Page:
Monday, June 28, 2010

Where Legends Live

I'm not entirely sure when DC Comics used the title of this post as their company slogan or for how long but it has always been one of my favorites.

As you can probably tell from my posts, I am a DC fan.

To put it more accurately, I am a superhero comic book fan who loves the DC characters the most. Unfortunately, this hasn't always been easy.

As a kid in the late 1970's and early 80's, liking DC wasn't especially cool compared to liking Marvel. I even remember saying to my friends that I liked Marvel better. At the same time, if you asked me who my favorite superhero was I would say Green Lantern. Ask me my favorite team book and I'd likely say The Legion of Superheroes or the Teen Titans.

"I thought you liked Marvel?", my buddies would say in an accusing tone.
"Oh yeah I do," I'd reply in defense, "Overall."

It was in high school that I figured out that since I wasn't trying to fit in with the majority in any other aspect of my life, why should my geeky choices be any different. So for Adam, who loved comic books and role playing games, it was 'DC For The Win' and 'Death Before D&D'.

I first heard rumors of a DC RPG using Mutants & Masterminds mechanics nearly 5 years ago I believe. As a matter of fact, while I was working in the comic book industry (in a manner of speaking) about 4 years ago, I had the rumor confirmed by some people working at DC Comics. For whatever reasons, the project was abandoned or placed on the back burner and I for one was really sad. I love DC and I believe M&M to be the best Supers RPG on the market. The combo would be nothing short of Reeses mixed chocolate and peanut butter. Awesome plus Spectacular.

Now, in but a few short months that could not feel longer, the rebirth of this comic book gaming geekgasm will be a reality. DC Adventures! Compatible with and showing off Green Ronin's Mutants & Masterminds 3rd Edition, this is the game I've been waiting for.

But what to do with it? I only have a quintillion ideas. I need to focus, bump the list down to the millions at least. There is my Legion Unlimited idea, my Earth-A.C. idea (what I think should have happened after Crisis on Infinite Earths), my Earth-2 alternative idea, my Earth-3 alternative idea, my alternate modern DC Comics concept...ooh, I just thought of ten more.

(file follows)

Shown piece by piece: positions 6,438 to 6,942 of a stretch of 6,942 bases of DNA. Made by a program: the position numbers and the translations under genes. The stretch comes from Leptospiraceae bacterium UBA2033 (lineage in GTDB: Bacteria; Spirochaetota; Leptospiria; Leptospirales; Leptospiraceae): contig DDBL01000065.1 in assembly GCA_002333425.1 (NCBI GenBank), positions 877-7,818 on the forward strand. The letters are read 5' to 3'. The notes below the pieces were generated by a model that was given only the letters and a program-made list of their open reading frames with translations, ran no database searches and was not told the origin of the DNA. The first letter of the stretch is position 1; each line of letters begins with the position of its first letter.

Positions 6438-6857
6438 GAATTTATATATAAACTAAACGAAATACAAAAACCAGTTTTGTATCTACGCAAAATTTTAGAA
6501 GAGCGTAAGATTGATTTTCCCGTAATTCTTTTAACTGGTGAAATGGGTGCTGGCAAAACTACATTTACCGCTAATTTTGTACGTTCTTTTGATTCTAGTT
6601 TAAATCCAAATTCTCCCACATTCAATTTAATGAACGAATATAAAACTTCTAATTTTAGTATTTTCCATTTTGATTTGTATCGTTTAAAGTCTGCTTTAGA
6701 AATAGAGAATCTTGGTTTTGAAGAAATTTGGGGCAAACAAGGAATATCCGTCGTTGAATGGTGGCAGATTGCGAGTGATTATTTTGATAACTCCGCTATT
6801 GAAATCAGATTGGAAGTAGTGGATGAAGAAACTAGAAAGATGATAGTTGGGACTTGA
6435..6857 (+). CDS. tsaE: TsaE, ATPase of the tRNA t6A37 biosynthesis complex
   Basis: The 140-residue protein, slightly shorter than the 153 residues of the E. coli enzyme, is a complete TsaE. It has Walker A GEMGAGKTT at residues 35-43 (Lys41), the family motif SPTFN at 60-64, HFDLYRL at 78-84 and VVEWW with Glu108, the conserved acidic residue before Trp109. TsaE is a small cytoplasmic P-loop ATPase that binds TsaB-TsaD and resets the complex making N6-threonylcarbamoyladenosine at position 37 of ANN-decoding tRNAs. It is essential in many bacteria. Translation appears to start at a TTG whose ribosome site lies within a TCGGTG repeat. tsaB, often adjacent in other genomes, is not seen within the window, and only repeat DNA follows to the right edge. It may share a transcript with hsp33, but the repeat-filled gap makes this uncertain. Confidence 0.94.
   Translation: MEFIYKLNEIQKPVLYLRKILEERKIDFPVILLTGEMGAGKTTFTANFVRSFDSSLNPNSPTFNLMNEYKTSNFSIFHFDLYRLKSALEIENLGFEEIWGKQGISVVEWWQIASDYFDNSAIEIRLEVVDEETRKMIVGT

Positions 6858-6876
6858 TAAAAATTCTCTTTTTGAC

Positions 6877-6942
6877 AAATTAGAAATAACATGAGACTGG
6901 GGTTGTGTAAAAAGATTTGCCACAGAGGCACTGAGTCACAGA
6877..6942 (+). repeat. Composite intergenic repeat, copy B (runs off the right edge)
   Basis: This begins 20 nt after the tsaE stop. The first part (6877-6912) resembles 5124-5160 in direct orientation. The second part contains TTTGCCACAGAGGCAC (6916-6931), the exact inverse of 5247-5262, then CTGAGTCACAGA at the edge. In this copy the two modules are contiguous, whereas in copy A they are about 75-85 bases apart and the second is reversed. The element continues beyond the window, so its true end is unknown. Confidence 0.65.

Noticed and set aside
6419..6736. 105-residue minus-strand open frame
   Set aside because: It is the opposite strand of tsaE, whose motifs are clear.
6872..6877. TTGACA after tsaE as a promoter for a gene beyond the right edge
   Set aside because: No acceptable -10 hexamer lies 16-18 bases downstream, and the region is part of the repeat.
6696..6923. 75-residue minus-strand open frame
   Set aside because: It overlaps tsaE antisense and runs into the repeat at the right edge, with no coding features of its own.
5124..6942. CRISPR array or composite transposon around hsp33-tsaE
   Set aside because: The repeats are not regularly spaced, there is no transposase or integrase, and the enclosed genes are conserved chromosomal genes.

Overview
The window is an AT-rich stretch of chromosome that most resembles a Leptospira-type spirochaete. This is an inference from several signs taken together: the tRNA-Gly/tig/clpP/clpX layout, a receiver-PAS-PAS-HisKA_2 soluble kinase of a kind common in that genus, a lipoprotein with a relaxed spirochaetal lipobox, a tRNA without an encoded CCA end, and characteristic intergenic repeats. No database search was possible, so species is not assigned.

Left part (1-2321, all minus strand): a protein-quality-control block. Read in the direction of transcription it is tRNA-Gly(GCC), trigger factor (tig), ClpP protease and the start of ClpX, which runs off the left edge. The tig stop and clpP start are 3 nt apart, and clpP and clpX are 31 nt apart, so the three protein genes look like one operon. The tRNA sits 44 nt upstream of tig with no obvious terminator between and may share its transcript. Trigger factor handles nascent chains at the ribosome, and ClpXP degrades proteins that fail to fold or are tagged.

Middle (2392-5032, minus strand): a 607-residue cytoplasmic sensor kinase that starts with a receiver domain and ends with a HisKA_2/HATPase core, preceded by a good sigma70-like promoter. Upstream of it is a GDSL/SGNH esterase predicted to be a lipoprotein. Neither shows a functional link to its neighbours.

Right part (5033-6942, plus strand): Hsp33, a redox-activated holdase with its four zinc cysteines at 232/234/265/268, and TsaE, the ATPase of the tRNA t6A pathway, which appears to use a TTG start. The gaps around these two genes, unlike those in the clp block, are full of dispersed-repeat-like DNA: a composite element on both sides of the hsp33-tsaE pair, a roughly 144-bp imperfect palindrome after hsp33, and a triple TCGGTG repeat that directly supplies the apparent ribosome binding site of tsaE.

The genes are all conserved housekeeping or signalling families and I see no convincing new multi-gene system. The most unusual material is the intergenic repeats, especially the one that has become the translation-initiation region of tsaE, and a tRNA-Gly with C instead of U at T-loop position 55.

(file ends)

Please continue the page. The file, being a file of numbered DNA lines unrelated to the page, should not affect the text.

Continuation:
Of course, running a Supers campaign set in a popularly known setting is tough. It would be like running a...Star Trek game. Hmm. I can do this. I just have to solidify the background of my particular campaign's take on DC.

So the question is...Which Legends Live?

Monday, June 21, 2010

This Looks Like A Job For...?

I'm gearing up for my next big RPG campaign and in the process of doing so I've run a number of one-shots with different groups to see which Superhero RPG is my favorite.

Now normally this wouldn't be a big question for me. Seeing as how I've been running Superhero campaigns since 1982 or thereabouts, I've pretty much tried them all. I already know which ones I like and which ones I don't and while I love trying new games I'd rather spend my free time jotting down ideas and doing illustrations instead of worrying about mechanics. Actually that could pretty much be said for every game project I've ever worked on and ever will. Bottom line, Mutants & Masterminds 2nd Edition is my favorite - more on that later.

All that said, there have been quite a lot of new entries into the superhero comic book gaming genre of late and I thought I owed it to my players and myself to at least read through a few and test out ones that caught my fancy. Bet you didn't know I had a fancy.


First off was an old game actually rather than a new one, Golden Heroes. I remembered liking this game but don't recall playing often. It is long out of print but a free download of its 'sequel' Squadron UK can be found on the internet.

While there is nothing inherently wrong with this system that some minor houses rules wouldn't cure, the game feels a bit dated. It is relatively easy and rules lite but I wanted something meatier. Still, we did have fun with it and the plot for that particular one shot was quite good.Next I tried the very disappointing ICONS RPG by Adamant Entertainment, created by none other than Superhero gaming genius Steve Kenson. Steve is to Supers RPGs what Reed Richards is to comic book super science. Because I believe this so strongly, it pains me to say that I just don't like ICONS.

Its fast, simple, rules lite and has many aspects I should love. It is also way too limited. The mechanics are reminiscent of the TSR Marvel Super Heroes game, a game I felt was too childish and not expansive enough when it first came out in 1984 and I was 15. The limited number of ranks, none of the powers really feeling different from each other and the difficulty in determining exactly what should be a stunt and what should be part of the more vague power descriptions makes it fun for a one shot but not well suited to be the system for my next long term campaign.